So if the Fed is not nearly on autopilot anymore, and markets have a strong opinion on inflation and growth collapsing, then they can also price all other asset classes around this base case scenario. It starts to be more clear now, right?
This is what my Volatility Adjusted Market Dashboard (VAMD — here’s a short explainer) showed soon after Powell enunciated that one single sentence.
Reminder: The darker the color, the bigger the move in volatility-adjusted terms.
Notice how I highlighted three movers, but let’s start from U.S. real rates.
If the Fed isn’t going to blindly keep hiking rates but be more data-dependent, contingent on their view that CPI will quickly come down, traders have a green light to price a more nuanced tightening cycle and, hence, still expect restrictive real yields but less so than before.
And, indeed, five-year forward, five-year U.S. real yields rallied 11 bps and hit their lowest level in over two months.
When real yields decline, valuation-sensitive and risk-sentiment-driven asset classes generally tend to outperform.
That’s because the marginal inflation-adjusted return for owning cash USDs (risk-free real yields) becomes less attractive and the (real) discounting rate for long-term cash flows becomes much less punitive.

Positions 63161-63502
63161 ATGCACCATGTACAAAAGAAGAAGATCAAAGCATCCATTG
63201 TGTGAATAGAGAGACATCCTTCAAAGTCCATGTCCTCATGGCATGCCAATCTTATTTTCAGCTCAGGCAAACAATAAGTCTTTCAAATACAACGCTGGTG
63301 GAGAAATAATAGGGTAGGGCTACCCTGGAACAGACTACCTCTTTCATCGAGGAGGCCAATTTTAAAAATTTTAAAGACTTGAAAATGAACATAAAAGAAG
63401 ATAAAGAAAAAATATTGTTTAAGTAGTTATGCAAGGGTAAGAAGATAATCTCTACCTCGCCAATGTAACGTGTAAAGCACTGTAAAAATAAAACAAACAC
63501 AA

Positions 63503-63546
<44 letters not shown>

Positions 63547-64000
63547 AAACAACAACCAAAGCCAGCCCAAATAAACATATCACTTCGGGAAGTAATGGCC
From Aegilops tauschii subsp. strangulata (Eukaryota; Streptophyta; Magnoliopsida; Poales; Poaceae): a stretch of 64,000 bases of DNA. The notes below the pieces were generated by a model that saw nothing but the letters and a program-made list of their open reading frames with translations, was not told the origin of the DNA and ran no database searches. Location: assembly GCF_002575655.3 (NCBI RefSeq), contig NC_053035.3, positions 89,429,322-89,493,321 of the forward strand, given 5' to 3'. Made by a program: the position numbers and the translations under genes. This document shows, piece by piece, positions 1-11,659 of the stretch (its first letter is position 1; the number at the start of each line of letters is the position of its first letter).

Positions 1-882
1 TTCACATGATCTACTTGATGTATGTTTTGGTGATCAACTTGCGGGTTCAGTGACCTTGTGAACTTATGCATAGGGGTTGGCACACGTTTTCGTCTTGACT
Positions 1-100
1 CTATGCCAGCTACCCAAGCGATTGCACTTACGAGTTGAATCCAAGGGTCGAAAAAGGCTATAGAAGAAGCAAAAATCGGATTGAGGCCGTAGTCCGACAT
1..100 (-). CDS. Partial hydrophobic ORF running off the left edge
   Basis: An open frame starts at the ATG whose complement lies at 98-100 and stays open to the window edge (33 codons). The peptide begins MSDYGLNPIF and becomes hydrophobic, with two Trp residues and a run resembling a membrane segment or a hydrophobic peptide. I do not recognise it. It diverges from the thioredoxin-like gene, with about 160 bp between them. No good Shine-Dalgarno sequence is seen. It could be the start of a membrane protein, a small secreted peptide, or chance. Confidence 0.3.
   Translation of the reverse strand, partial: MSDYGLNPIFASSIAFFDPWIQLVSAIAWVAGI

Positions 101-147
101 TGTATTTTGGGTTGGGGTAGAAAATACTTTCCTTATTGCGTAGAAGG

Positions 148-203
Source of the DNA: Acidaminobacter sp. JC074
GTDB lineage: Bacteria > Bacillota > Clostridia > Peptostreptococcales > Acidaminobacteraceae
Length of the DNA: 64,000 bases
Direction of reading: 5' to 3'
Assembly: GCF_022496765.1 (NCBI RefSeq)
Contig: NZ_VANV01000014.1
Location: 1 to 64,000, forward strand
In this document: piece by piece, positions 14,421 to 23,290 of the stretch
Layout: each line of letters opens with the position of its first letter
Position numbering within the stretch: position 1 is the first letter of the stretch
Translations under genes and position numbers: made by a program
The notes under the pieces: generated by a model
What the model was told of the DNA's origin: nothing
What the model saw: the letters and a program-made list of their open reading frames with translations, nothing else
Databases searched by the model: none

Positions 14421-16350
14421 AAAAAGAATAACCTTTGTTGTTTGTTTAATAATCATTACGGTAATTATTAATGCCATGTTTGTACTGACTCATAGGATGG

Thus, the incentive to chase risk assets is larger — actually, following this narrative one could argue that ‘‘the riskier, the better.”
Here is a chart showing the very tight relationship between real yields and equity market valuations.
So guess who the two main characters of the crazy market rally were? U.S. tech and crypto.
But let’s now answer the real question: In this giant puzzle called global macro, are all the pieces falling into the right place to fully support this narrative?
Hold your crazy horses
In short, the crazy market rally was spurred by Powell ditching the Fed’s forward guidance and kickstarting ‘‘full data-dependency’’ season. Given the bond market’s strong opinion on inflation going forward and no autopilot by the Fed on a tightening cycle, investors went ahead and repriced all other asset classes accordingly.